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Arts & Culture

The Tobin equation: How performance centers elevate the arts

Photo: Courtesy photo, License: N/A

Courtesy photo

The Tobin Center for the Performing Arts, under construction.

Raising money for arts organizations has always been difficult. Competition is steep. And while the importance of nonprofits that provide education and community health care is easy to communicate, the needs of visual, literary, and performing arts often seem less urgent — especially to the local businesses and philanthropists that subsidize the huge costs that extend beyond what is provided by government funding or ticket sales. Factor in an ailing economy and it should come as no surprise that many local arts groups are struggling, some may follow the course of the late San Antonio Opera, and fail.

Last year the Tobin Endowment gifted the Bexar County Performing Arts Center Foundation with a $15 million gift to re-construct the old Municipal Auditorium into a new performing arts center, gaining naming rights to what is now known as the Tobin Center for the Performing Arts. Having already raised an additional $37 million from private and corporate funders above and beyond the $100 million approved by Bexar County voters for the project in 2008, J. Bruce Bugg, Jr., CEO and trustee for the Tobin Endowment, is leading the campaign to raise funds for the Center that is slated to open in 2014.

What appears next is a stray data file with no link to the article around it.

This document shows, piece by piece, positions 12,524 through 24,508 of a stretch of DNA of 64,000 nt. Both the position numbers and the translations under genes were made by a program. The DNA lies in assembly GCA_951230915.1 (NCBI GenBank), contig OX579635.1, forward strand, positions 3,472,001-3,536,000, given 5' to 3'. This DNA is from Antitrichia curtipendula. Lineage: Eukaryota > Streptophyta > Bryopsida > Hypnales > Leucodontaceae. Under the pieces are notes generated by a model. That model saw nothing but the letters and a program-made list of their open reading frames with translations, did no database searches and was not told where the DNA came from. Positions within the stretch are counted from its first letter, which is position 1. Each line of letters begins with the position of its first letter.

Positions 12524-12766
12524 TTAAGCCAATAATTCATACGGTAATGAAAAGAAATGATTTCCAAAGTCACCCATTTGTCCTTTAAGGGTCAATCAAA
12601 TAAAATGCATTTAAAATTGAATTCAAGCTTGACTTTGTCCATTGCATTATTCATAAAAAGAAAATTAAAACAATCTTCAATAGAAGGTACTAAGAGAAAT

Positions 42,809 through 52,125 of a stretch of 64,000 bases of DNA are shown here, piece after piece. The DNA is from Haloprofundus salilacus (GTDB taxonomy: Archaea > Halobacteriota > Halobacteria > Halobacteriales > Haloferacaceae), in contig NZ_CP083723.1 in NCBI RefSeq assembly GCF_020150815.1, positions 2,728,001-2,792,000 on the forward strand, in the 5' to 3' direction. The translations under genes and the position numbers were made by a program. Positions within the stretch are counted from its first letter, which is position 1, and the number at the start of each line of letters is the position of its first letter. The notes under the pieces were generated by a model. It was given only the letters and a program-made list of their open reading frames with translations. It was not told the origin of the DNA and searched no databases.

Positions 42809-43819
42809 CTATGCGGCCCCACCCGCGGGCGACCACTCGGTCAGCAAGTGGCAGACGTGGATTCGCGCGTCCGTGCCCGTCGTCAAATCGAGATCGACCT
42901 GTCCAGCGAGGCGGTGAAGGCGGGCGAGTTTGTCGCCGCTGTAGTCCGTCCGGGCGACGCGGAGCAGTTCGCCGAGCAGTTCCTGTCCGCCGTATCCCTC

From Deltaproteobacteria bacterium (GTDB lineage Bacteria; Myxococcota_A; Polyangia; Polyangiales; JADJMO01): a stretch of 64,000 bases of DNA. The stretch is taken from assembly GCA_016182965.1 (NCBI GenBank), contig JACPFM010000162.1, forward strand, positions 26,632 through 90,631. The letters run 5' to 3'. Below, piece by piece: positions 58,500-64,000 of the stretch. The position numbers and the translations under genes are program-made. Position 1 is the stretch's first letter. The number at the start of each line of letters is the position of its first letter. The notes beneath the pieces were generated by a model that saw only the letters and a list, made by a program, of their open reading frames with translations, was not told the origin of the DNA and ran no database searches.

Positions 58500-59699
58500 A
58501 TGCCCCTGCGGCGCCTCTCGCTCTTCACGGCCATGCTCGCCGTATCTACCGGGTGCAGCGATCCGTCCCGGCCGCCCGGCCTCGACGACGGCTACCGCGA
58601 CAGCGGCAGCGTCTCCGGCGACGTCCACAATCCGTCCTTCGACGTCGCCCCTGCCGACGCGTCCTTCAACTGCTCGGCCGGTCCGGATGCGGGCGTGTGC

To get a handle on how art outfits can best raise funds, who better to ask than Bugg?

"Since there has been much in the press about the financial woes of the SA Symphony and the [now defunct] SA Opera, we have made case studies of other communities to see what happens when a performing arts center opens, and how it effects performing arts organizations," Bugg said. The case studies serve as examples so funders can see what the probable effect of their support of the new Tobin Center might be on the performing arts organizations for which it is being built. Bugg cited three orchestras that were positively impacted by new performing arts centers. The most dramatic change was the Nashville Symphony Orchestra, which was in bankruptcy in 2000 when plans were laid to build the new Schermerhorn Symphony Center in the Tennessee country music capitol. In less than a decade, they went from a $1.6 million annual revenue to $7.5 million a year, and had attained an endowment of $95 million. The Kauffman Center for the Performing Arts, which opened in Kansas City in 2010, moved the Kansas City Symphony's annual income from $1.75 to $ 2.6 million in one year. Other examples come from closer to home — Dallas. When the Morton H. Meyerson Symphony Center, designed by I.M. Pei, opened in Dallas in 1989, it rocketed the Dallas Symphony Orchestra's annual revenue from $4 million to $6 million. Details of other examples, including Dallas' new Winspear Opera House were cited, but you get the point: performing arts organizations do well when clustered in new state-of-the-art showhouses.

I would like to see a similar set of examples drawn up for other arts capitol campaigns in this city. The proposed new home for Blue Star Contemporary Arts comes to mind. Blue Star recently received $250,000 of a $1 million-plus request for funds from the City. But that is hardly enough to build the new facility planned for the Big Tex center south of the present Blue Star Arts Center.

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